He argued that it was in the interest of both the United States and the world to make vaccination widely and rapidly available everywhere.
“We are going to help lift the world out of this pandemic by working together with our global partners,” Biden said.
He added that tomorrow the G-7 nations would join the United States in describing their vaccine donation commitments.
His country has yet to send any doses abroad or announce a robust plan to share vaccines. Johnson indicated that Britain had millions of doses in surplus stock.
“I think the European Union needs to have at least the same level of ambition as the United States” and be able to make a similar announcement, he told a news conference.
Biden said the United States was sharing its doses “without conditions” or “pressure for favors.”
“We are doing this to save lives, to end this pandemic, and that’s it,” he said.
Biden had faced mounting pressure to outline his global vaccine exchange plan, especially as supply inequalities around the world have become more pronounced and demand for injections in the US has fallen precipitously. in the last weeks.
Joe Biden lands in England on his first trip abroad since the elections
“In times of trouble, Americans reach out to offer help,” Biden said, adding that the American doses would “overwhelm” the global vaccination campaign.
“Our values require us to do everything we can to vaccinate the world against COVID-19.”
The price of the 500 million doses was not disclosed, but it is now established that the US will be the largest donor of COVAX vaccines, in addition to its largest individual donor with a commitment of $ 4 billion ($ 5, 1 billion).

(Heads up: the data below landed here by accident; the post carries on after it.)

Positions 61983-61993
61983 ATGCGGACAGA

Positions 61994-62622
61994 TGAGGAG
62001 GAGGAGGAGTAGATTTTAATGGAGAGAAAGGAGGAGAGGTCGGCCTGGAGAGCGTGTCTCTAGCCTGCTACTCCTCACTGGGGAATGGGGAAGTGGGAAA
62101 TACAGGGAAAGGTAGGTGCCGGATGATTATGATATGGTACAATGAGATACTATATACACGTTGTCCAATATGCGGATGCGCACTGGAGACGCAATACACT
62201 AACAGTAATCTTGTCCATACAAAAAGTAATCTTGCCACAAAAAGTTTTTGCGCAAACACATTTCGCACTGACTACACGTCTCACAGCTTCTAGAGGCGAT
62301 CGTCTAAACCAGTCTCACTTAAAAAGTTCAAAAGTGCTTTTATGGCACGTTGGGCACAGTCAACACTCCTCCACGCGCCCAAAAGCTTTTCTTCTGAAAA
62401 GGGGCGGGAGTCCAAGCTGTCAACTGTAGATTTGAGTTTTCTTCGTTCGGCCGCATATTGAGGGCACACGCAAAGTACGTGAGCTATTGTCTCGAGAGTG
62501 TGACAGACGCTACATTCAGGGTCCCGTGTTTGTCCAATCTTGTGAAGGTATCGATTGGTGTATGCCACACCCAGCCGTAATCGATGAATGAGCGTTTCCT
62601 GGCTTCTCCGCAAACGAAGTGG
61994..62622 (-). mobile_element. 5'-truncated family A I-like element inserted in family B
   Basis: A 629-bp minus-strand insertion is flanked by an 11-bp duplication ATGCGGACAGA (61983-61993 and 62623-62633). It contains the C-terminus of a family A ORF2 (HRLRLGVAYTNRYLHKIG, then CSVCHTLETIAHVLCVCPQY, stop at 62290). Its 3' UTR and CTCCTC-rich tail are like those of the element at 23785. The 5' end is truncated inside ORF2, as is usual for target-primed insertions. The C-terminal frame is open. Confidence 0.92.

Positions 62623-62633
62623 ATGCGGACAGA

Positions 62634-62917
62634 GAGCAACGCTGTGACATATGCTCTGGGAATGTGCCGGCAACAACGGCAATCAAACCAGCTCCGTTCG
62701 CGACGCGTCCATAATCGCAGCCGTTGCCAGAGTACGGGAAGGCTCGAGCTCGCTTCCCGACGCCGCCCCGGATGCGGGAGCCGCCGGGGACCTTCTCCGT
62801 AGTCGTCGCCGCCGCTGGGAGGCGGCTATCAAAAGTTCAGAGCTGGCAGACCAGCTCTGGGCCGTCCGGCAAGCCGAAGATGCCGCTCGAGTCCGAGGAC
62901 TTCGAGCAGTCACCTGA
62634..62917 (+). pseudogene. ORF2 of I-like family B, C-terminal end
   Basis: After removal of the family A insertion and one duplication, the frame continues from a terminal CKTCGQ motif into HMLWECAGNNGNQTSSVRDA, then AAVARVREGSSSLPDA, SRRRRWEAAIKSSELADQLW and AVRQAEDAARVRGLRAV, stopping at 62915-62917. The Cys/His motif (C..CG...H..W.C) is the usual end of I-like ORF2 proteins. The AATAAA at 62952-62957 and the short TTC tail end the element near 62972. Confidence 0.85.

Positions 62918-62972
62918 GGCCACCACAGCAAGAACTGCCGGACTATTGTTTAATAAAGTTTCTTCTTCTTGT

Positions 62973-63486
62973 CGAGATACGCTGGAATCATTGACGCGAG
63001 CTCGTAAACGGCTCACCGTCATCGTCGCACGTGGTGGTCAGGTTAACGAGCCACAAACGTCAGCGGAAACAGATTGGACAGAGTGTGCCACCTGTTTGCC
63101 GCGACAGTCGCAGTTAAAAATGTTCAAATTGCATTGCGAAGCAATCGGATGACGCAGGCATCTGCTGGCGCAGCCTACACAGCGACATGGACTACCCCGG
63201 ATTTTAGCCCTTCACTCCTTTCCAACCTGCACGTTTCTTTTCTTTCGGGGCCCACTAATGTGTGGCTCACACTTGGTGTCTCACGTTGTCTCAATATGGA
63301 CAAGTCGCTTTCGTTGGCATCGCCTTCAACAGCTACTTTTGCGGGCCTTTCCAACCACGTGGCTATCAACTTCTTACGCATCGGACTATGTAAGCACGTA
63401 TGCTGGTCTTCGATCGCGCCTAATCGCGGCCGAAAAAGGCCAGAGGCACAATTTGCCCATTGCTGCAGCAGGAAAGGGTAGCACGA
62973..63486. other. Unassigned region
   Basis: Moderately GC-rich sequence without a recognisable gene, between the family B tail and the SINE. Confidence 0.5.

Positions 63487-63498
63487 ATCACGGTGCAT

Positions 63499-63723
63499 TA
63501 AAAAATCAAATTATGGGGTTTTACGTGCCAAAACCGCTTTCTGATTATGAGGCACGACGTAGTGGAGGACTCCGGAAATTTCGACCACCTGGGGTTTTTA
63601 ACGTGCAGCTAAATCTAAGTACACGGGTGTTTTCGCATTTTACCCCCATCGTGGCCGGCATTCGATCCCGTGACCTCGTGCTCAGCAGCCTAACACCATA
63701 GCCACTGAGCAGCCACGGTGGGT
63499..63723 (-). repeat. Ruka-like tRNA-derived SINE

White House officials hope the fast-track distribution program may be the latest example of an issue Biden plans to attack frequently during his week in Europe: that Western democracies, and not rising authoritarian states, can deliver the best. for the world.
White House officials said the 500 million vaccines will ship beginning in August, with the goal of distributing 200 million by the end of the year.
The remaining 300 million doses would ship in the first half of 2022.
After leading the world in new cases and deaths for much of the past year, the rapid vaccination program in the US now positions it among the leaders in global recovery.
Nearly 64 percent of adults in the US have received at least one dose of the vaccine, and the average number of new positive cases and deaths in the US is lower now than at any time since the early days of the pandemic.
The Organization for Economic Cooperation and Development projected last week that the U.S. economy would grow at a rate of 6.9 percent this year, making it one of the few nations for which forecasts are more optimistic now than before the pandemic.
US officials hope the summit will conclude with a statement showing the commitment of the G-7 countries and the nations invited to participate to do more to help vaccinate the world and support public health globally.
Global public health groups have aimed to use the G-7 meetings to pressure wealthier democracies to do more to share vaccines with the world.
Biden’s plans received immediate praise.
Tom Hart, acting CEO of The ONE Campaign, a nonprofit that seeks to end poverty, said Biden’s announcement was “the kind of bold leadership that is needed to end this global pandemic.”
“We urge other G-7 countries to follow the example of the United States and donate more doses to COVAX,” he added.
“If ever there was a time for global ambition and action to end the pandemic, it is now.”
Others have asked the United States to do even more.
“Charity is not going to win the war against coronavirus,” said Niko Lusiani, Oxfam America’s director of vaccines.
“At the current rate of vaccination, it would take 57 years for low-income countries to reach the same level of protection as those of the G-7 countries. That is not only morally wrong, but counterproductive given the risk posed by coronavirus mutations. . “